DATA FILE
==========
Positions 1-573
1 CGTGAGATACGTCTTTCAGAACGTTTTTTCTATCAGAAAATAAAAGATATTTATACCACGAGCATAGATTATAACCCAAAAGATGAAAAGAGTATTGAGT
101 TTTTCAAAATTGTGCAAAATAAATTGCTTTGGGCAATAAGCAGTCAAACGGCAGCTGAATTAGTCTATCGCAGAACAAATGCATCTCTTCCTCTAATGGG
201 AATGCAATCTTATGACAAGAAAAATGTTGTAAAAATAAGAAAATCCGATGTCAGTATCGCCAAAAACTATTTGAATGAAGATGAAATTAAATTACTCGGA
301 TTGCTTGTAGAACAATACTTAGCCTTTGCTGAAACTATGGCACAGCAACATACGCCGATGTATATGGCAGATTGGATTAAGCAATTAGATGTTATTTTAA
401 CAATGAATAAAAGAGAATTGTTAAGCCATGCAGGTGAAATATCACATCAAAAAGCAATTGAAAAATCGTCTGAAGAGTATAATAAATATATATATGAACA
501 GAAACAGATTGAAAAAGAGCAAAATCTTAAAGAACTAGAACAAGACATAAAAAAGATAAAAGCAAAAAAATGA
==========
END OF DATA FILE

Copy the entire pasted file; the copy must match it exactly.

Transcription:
Positions 1-573
1 CGTGAGATACGTCTTTCAGAACGTTTTTTCTATCAGAAAATAAAAGATATTTATACCACGAGCATAGATTATAACCCAAAAGATGAAAAGAGTATTGAGT
101 TTTTCAAAATTGTGCAAAATAAATTGCTTTGGGCAATAAGCAGTCAAACGGCAGCTGAATTAGTCTATCGCAGAACAAATGCATCTCTTCCTCTAATGGG
201 AATGCAATCTTATGACAAGAAAAATGTTGTAAAAATAAGAAAATCCGATGTCAGTATCGCCAAAAACTATTTGAATGAAGATGAAATTAAATTACTCGGA
301 TTGCTTGTAGAACAATACTTAGCCTTTGCTGAAACTATGGCACAGCAACATACGCCGATGTATATGGCAGATTGGATTAAGCAATTAGATGTTATTTTAA
401 CAATGAATAAAAGAGAATTGTTAAGCCATGCAGGTGAAATATCACATCAAAAAGCAATTGAAAAATCGTCTGAAGAGTATAATAAATATATATATGAACA
501 GAAACAGATTGAAAAAGAGCAAAATCTTAAAGAACTAGAACAAGACATAAAAAAGATAAAAGCAAAAAAATGA